The taper in planform results in a planform taper ratio of 56%, which combined with the large area, is a good approach to minimizing the wing induced drag. From a performance viewpoint, aerodynamic design of the Mach 1 will require less power for a given forward speed, or, based on current 60's at a bit over one horsepower, the forward speed can be expected to be improved.
Considering the roll maneuvering capability, the tapered planform is also an excellent approach toward reducing the aerodynamic damping with a roll velocity. The more than adequate area should result in a plentiful margin from stall for even the most extreme maneuvers.
CG Position: This parameter is also of particular interest. The position shown, 31/2 in (23%) from the root chord leading edge, is quite forward by current practice. Technically, positioning the CG forward results in a more negative static pitching moment slope and decreased elevator control sensitivity - the elevator control stick needs to be displaced more to effect an aircraft attitude change. Some R/C flyers will refer to this characteristic as sluggishness. But, this forward CG arrangement is a very effective method of achieving a smooth flight profile.
Generally, the necessity to move the CG aft stems from the spin maneuver and to minimize the amount of forward stick needed for inverted elements of a maneuver or for inverted flight.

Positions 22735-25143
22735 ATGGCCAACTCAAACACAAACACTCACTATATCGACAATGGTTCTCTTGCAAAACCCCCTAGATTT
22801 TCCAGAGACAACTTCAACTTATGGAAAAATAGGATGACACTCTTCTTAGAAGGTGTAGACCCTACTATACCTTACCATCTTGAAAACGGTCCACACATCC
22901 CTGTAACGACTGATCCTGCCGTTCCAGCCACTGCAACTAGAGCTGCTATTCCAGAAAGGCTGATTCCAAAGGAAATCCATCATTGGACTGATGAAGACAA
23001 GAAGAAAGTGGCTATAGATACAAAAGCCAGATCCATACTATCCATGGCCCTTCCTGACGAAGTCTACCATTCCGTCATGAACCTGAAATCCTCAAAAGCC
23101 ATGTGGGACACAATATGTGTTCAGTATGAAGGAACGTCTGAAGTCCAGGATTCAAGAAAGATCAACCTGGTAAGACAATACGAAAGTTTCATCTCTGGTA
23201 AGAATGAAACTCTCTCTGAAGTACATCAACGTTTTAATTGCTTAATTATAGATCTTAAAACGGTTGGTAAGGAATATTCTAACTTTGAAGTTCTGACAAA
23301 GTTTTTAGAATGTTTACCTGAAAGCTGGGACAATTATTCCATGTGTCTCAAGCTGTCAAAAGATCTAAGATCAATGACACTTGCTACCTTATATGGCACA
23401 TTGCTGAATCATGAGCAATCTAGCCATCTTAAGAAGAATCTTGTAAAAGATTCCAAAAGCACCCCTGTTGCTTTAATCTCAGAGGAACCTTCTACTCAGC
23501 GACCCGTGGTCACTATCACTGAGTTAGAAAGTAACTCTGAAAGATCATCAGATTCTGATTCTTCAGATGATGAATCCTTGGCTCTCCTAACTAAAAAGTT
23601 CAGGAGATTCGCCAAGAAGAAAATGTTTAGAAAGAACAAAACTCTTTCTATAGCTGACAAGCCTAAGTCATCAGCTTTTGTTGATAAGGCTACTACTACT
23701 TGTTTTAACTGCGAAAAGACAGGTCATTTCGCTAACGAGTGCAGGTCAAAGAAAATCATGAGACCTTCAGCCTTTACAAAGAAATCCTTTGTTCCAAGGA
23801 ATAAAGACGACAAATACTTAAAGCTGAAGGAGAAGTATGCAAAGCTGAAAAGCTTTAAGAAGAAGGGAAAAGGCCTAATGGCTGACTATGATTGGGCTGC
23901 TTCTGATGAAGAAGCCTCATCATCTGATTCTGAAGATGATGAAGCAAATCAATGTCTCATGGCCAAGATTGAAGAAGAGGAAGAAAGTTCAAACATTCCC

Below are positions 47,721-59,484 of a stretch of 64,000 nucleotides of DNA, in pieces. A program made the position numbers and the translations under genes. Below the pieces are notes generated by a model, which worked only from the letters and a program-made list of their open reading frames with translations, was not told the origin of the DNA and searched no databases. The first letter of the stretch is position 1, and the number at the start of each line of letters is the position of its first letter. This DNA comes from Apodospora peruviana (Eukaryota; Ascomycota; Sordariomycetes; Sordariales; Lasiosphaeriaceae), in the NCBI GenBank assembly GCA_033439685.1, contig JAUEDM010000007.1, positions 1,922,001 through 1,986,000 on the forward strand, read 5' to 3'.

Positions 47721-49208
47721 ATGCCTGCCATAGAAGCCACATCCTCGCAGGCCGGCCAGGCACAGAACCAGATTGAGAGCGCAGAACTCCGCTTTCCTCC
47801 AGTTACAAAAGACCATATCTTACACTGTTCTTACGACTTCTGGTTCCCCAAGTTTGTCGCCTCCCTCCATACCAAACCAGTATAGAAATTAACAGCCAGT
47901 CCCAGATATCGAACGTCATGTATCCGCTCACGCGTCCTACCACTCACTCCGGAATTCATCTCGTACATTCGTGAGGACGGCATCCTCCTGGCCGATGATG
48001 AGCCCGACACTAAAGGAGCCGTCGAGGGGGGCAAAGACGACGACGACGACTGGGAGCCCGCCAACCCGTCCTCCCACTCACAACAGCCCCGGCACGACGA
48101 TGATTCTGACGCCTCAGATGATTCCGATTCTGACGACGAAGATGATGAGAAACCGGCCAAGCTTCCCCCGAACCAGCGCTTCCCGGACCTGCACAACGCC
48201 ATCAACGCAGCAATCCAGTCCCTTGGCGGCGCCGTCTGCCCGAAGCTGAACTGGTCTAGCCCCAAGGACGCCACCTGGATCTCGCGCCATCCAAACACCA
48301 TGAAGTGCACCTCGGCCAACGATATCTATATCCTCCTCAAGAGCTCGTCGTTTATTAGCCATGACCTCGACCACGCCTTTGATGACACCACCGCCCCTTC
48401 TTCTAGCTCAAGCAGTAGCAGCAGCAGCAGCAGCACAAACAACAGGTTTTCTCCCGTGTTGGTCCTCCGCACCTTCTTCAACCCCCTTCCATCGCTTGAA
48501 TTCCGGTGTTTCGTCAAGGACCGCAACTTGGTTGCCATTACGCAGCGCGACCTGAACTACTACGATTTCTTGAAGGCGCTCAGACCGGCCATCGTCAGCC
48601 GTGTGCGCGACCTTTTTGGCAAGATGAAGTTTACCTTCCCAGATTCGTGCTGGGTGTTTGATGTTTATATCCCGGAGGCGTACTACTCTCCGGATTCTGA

Thus, if the spin maneuver can be realized with the CG in the forward position, aircraft static stability is improved, control sensitivity is reduced and smooth flight characteristics achieved.
Thrust Line/Chordline: The dimension 0.6 in approaches the force set up which is ideal for the execution of truly axial rolls. Art Schroeder recognized this arrangement and used it effectively with the Eyeball design. Norm Page has achieved the same line up, but with the low wing configuration. Positioning the chord line as nearly as possible in line with the thrust line, when combined with the proper amount of dihedral angle, is an important design parameter for the axial roll requirement.
Dihedral Angle: Although appearing to be shallow, the leading edge sweep angle of 4 degrees contributes to the total effective dihedral angle. Approximately 4 degrees of leading edge sweep are equilavent to 0.4 degrees of dihedral angle. Therefore, the effective dihedral angle is the sum of the built-in angle, 1.8 degrees and the angle due to the leading edge sweep increment, for a total of 2.2 degrees.
Strip Ailerons: The strip ailerons taper in planform and thickness consistent with the wing planform and thickness changes. Of significance, the strip ailerons are not carried out to the wing tip, which is good aerodynamic practice. During aerobatic maneuvers, the wing is at a higher angle of attack compared with trimmed level flight due to the required elevator deflection or required aileron deflecting. The wing tip section is closer to stall, especially with the symmetrical section of reduced chord. The additional drag associated with the deflected aileron is purposely kept removed from the tip, precluding excessive drag build-up and an associated speed decrease during the maneuver.
Upright Engine: The upright engine provides minimum lateral aerodynamic drag unbalance when compared with the side-mounted engine. For either case, the additional drag increment..."